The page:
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In 'South Pole,' workers frozen by broken spirits

October 29, 2004|Rob Kendt;Philip Brandes;David C. Nichols;Daryl H. Miller

As designer Bob Blackburn's sound moves from feminist classics to ocean noises, we hear a fishing reel. Sandy Lee's lights reveal protagonist Lil (the understated Nicole Marcks), upon whom "Bluefish" turns. Newly separated homemaker Eva (Libby West, excellent), who is clueless about the cove's proclivities, intrudes on Lil's reverie. Their unspoken attraction temporarily halts with the arrival of Lil's longtime summer companions, who surpass archetype through the Chekhovian care with which Chambers draws them.

There is Lil's college roommate Annie (an invested Laura Philbin Coyle), co-parenting the children of divorced partner Rae (Leslie Upson, fine). Wealthy Sue (the apt Cathy Ladman) and opportunist Donna (CB Spencer, very funny) have a dysfunctional relationship that overrides gender issues. Only cultural changes dim the effect of closeted celebrity Kitty (Peggy Goss, channeling Catherine O'Hara) and her "secretary" Rita (Cerris Morgan-Moyer, ideal).

Sue Hamilton's intimate staging weathers minor quirks to achieve delicate tragicomic results. Barring the noticeably bare interior of Victoria Profitt's otherwise impeccable set, the designs are evocative. Though slow to build, Marcks reaches touching depths, exhibiting real chemistry with West's tremulous novice. Goss' grandiosity and Coyle's reserve form the poles of a well-chosen company, which recommends this effective anniversary revisit.

-- David C. Nichols

"Last Summer at Bluefish Cove," Davidson/Valentini Theatre, L.A. Gay & Lesbian Center, the Village at Ed Gould Plaza, 1125 N. McCadden Place, Hollywood. 8 p.m. Fridays and Saturdays, 7 p.m. Sundays. No shows Thanksgiving weekend. Ends Dec. 5. $20 and $25. (323) 860-7300. Running time: 2 hours.


The 'Big Picture'? Maybe too big

Execution battles intent in "Scenes From the Big Picture," which launches Furious Theatre Company's first season in the Balcony Theatre Upstairs at the Pasadena Playhouse. Owen McCafferty's acclaimed study of 24 hours in modern Belfast receives a worthwhile yet frustrating U.S. premiere.

At its 2003 National Theatre debut, "Big Picture" enraptured the London critics, who drew comparisons ranging from Dylan Thomas to Robert Altman. Playwright McCafferty takes a camera obscura look at assorted residents of a city (and country) whose wounds from centuries of conflict may never heal.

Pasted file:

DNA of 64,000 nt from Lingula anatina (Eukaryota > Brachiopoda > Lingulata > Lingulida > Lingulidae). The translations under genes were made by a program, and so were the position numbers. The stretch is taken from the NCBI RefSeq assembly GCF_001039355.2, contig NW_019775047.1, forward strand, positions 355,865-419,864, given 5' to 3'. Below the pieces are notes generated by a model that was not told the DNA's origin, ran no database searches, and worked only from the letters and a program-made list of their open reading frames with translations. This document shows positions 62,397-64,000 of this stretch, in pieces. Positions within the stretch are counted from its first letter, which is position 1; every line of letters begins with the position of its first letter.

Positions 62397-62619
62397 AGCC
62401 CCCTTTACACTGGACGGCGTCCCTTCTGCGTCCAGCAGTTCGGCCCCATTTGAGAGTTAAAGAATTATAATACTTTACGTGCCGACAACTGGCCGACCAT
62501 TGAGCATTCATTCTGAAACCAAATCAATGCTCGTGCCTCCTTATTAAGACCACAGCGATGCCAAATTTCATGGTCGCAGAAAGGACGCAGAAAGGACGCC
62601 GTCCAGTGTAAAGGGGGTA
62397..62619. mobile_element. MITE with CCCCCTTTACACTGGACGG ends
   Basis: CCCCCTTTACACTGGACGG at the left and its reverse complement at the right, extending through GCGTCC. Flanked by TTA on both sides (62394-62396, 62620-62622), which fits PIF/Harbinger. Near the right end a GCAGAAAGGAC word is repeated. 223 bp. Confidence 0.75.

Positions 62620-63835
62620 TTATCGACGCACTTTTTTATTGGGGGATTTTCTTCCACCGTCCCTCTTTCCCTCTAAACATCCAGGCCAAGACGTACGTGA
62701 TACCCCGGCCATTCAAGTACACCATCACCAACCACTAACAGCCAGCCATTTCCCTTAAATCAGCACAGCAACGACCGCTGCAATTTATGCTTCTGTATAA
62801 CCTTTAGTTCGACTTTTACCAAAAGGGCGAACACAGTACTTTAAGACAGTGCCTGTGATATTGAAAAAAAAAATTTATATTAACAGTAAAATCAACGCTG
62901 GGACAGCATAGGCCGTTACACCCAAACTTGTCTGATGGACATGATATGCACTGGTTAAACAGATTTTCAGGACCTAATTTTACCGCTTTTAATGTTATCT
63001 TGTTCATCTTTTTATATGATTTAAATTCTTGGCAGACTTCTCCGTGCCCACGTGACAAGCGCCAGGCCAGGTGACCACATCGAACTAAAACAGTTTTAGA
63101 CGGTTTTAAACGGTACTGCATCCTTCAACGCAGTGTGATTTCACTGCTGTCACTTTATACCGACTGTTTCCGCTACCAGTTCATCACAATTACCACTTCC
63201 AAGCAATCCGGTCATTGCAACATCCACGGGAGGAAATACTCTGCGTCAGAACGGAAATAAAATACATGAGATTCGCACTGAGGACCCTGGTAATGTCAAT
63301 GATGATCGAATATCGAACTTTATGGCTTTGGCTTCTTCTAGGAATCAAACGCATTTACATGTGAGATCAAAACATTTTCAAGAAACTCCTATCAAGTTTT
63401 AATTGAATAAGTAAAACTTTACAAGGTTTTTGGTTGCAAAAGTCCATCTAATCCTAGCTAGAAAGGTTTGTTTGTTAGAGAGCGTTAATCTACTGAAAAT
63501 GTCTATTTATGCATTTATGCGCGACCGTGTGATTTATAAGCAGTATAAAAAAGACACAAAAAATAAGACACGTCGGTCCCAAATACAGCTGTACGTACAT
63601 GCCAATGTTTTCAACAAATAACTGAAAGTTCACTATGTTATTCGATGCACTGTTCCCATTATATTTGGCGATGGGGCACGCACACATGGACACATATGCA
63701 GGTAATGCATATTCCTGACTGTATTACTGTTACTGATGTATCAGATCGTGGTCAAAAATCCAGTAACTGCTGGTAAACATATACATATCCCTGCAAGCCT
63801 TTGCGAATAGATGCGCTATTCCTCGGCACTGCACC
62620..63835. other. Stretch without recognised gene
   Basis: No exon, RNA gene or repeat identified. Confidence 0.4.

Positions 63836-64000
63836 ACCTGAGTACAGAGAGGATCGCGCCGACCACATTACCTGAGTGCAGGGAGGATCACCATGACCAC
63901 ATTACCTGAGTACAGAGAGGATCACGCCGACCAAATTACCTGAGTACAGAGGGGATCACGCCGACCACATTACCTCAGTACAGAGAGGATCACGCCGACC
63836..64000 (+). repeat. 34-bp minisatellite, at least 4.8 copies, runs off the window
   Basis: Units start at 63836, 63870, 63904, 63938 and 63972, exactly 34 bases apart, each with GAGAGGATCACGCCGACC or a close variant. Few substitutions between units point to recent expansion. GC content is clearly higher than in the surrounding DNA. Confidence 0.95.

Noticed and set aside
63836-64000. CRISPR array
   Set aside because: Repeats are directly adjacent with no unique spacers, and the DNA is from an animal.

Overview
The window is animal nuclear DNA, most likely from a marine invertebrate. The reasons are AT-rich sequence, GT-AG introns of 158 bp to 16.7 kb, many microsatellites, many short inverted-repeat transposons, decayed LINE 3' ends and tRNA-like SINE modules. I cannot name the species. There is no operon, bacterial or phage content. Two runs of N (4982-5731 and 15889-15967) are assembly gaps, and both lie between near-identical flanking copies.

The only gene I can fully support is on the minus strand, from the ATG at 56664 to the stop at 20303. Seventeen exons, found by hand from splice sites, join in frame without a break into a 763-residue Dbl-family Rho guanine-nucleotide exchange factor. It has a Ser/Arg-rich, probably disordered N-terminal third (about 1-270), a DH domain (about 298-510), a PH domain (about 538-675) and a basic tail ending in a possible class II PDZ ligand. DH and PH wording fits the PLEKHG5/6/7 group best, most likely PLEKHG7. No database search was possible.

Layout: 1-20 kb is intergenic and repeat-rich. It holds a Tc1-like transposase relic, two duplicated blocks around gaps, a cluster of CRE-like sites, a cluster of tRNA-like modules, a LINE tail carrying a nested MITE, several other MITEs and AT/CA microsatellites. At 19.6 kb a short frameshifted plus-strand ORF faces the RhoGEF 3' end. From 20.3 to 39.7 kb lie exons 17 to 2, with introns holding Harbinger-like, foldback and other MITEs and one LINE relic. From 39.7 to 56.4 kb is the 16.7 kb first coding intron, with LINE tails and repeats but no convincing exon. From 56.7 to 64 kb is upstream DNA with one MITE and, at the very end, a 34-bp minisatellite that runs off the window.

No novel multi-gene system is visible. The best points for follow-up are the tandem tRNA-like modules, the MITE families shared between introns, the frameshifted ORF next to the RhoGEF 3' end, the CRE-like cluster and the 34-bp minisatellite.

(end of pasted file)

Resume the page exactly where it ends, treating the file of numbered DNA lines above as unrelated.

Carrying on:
Their intersecting plotlines, written in a notable seriocomic voice, emerge, disappear, develop and return with gyroscopic logic and microscopic realism. A tobacco shop, a slaughterhouse office, a drug dealer's digs and a raucous pub are among the key locales.

Director Damaso Rodriguez oversees an imposing 21-member ensemble, many doubling as designers and technicians, who all manage the ultra-choreographed scene changes (barring awkward act endings). They are literally tireless, giving detailed portrayals with plausible accents across the board. Designs are lean but proficient, especially Christie Wright's lighting and the sound plot by Eric Pargac and Vonessa Martin.

Yet the technically impressive, hyper-kinetic staging dominates to distraction, blurring the accrued overview. At the reviewed performance, I found myself too often worried about tripping the performers traveling the aisle rather than getting lost in their stories, which seems McCafferty's point. Irish theater aficionados and Furious supporters should check it out, but, regrettably, this honorable effort is inconclusive, a series of display turns struggling for unification.

-- D.C.N.

"Scenes From the Big Picture," Balcony Theatre Upstairs at the Pasadena Playhouse, 39 S. El Molino Ave., Pasadena. 8 p.m. Thursdays through Saturdays, 7:30 p.m. Sundays. Ends Nov. 21. $15 and $24. (626) 356-PLAY or www.furious Running time: 2 hours, 45 minutes.


The 'Architect' of a shaky life

A house of cards made of tabletop sugar packets: It's what one character in "The Architect of Destiny" is building when we first see her, and it's what Michael Gianakos' funny, featherweight psychiatric comedy of errors amounts to under Mark L. Taylor's breezy direction.

A sour note or a lull in the screwball pacing would topple the play's delicately jokey momentum, but Taylor and his matter-of-factly quirky cast don't drop a beat.

At the quivering helm of the proceedings is twentysomething Mark (Simon Helberg), a frustrated, unemployed nebbish who evokes Jerry Seinfeld's unhinged id. Angst-in-his-pants Mark seeks help but gets only silky-toned abuse from a dapper Freudian shrink (Nick Ullett).

This doctor clearly has a problem with boundaries. Not only does he invite Mark's pharmaceutically addled parents (Aaron Lustig, Becky Bonar) into the room, he and the folks intrude on Mark's first date with a nut job (Cori Clark Nelson).

This gathering of loonies later descends on the scene of Mark's attempted suicide, where a suave sharpie in a sharkskin jacket (Anthony Cistaro) has just rejected this attempt at escape. He hands Mark a card: "Death, by appointment only."

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